Retro Reminiscence: METAL GEAR SOLID (PSOne)

Metal Gear Solid V: The Phantom Pain finally released and is, most likely, utterly consuming our free time in the best way possible — that is until Fallout 4 comes out. With that, it’s time to take a look back at one of the most admired additions to the series: Metal Gear Solid for PSOne.

The History

After designing the first two Metal Gear games — Metal Gear and Metal Gear 2: Solid Snake — it was time for Hideo Kojima to step into some bigger shoes and direct the third installment of the series.

Kojima began planning for the game in 1994 and wanted to release it for the Panasonic 3DO. This changed, however, due to declining support for the system, thus shifting to the Sony PlayStation.  When official development began in 1995, Kojima had the hopes of it being “the best PlayStation game ever,” even bringing in weapons experts to teach them on weapon handling and give the game a realistic feel. It’s safe to say that he most certainly achieved his goal, which lead to the point of him creating one of the most iconic franchises in video game history.

The game went on to sell over six million copies, for the PlayStation home console. As for its reception, it has scored an average of 94/100 on Meteoritic and is widely regarded as one of the most important games of all time, according to many gaming publications such as Game Trailers.

The Reminiscence

The reason Metal Gear Solid is one of the most important games ever is because it was the first time people saw the true possibilities of what the video game medium could achieve. It showed that there is a future for gaming when it comes to cinematics, story, and voice acting. The game’s story rivaled what major films were putting out at the time, even surpassing them in terms of depth and substance. Back then, there was not a plot in video games that even came close to what Metal Gear Solid achieved. It was dealing with actual espionage and government conspiracy theories, even diving into the possibilities of actual nuclear warfare.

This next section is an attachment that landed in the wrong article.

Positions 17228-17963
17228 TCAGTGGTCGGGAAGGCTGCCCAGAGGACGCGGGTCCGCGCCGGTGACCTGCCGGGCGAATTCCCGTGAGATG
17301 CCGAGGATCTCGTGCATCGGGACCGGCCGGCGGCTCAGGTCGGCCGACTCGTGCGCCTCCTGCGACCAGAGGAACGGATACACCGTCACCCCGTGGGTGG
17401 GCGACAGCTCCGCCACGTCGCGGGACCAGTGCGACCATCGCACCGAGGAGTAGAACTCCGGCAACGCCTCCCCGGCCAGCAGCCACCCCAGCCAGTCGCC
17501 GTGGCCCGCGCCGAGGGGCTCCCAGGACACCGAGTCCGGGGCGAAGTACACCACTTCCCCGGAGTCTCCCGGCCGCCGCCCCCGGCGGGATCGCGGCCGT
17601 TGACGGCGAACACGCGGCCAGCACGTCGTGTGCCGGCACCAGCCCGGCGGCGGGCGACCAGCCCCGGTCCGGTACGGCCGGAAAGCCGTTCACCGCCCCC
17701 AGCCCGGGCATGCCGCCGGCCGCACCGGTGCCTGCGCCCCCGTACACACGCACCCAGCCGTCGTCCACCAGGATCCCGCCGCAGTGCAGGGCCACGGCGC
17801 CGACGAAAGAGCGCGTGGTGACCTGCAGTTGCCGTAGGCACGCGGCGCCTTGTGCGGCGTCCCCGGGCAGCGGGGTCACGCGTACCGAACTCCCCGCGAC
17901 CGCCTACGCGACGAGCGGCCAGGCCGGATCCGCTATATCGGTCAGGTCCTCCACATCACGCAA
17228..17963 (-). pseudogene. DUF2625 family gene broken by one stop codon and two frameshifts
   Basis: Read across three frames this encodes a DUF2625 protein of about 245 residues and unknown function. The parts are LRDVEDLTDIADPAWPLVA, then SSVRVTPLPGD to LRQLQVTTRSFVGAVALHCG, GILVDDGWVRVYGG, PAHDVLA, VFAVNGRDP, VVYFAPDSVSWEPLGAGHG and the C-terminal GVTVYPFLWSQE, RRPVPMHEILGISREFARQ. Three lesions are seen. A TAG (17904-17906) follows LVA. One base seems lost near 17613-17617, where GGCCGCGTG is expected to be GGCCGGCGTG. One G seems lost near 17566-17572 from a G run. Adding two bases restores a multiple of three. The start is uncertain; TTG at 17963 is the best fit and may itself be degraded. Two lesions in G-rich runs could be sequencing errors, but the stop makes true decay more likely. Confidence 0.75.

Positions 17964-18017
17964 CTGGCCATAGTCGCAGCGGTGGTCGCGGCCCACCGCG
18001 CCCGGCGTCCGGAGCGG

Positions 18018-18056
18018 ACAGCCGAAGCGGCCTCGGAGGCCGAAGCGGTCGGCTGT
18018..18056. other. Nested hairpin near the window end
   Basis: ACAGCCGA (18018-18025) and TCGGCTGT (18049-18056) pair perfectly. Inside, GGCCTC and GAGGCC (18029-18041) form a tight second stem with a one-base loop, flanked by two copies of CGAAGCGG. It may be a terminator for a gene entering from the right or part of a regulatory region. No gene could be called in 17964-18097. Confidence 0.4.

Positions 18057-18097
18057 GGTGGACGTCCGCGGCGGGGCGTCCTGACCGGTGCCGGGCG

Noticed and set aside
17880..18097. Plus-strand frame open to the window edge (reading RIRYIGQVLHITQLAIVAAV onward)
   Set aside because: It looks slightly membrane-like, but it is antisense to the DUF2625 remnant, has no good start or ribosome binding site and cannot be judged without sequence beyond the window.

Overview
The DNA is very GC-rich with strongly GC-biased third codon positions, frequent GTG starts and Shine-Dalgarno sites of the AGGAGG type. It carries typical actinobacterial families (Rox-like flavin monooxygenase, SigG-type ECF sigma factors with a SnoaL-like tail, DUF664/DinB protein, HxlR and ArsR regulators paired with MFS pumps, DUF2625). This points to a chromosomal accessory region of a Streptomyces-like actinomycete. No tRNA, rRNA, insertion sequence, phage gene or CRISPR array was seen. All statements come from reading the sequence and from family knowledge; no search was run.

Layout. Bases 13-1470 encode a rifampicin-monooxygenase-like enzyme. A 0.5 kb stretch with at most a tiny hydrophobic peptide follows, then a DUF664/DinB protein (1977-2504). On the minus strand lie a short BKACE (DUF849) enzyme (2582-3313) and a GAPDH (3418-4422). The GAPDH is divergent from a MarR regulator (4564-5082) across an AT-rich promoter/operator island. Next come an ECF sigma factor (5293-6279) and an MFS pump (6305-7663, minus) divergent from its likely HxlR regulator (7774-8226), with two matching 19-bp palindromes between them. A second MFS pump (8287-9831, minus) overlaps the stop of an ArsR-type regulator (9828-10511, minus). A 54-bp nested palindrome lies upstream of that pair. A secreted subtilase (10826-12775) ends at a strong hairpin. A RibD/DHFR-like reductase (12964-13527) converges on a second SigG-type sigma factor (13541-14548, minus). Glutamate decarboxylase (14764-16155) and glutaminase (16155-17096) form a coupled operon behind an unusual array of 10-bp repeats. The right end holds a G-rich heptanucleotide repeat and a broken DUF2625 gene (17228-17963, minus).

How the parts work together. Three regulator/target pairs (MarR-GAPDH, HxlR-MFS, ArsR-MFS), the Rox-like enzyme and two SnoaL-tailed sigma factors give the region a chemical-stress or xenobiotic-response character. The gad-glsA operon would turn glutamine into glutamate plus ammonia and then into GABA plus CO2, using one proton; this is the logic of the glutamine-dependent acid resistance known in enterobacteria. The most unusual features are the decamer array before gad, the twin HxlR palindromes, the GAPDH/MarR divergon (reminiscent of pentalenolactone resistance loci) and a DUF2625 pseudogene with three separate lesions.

Not only was the story amazing, but the way it was presented was unprecedented. Cut-scenes were used with actual cinematic vision and direction, as if watching movie. You could see the influences of action movies during the time on the game. The fact that it was backed up by an iconic cast of voice actors, made it even better. Especially Solid Snake, who was voiced by the legend, David Hayter.

At the end of the day, however, gameplay still is a deciding factor for a game, even with an amazing story and unheard cinematic cut-scenes. And, boy, did Metal Gear Solid deliver on that front too. It redefined the stealth genre and brought it into prominence. The level design for each area was superb, with the right amount of hiding spots and tactics for you to remain hidden from the enemy. Everyone remembers how amazing it was that you could knock on a wall to trick enemies. It’s such a small and simple mechanic, but it was also revolutionary.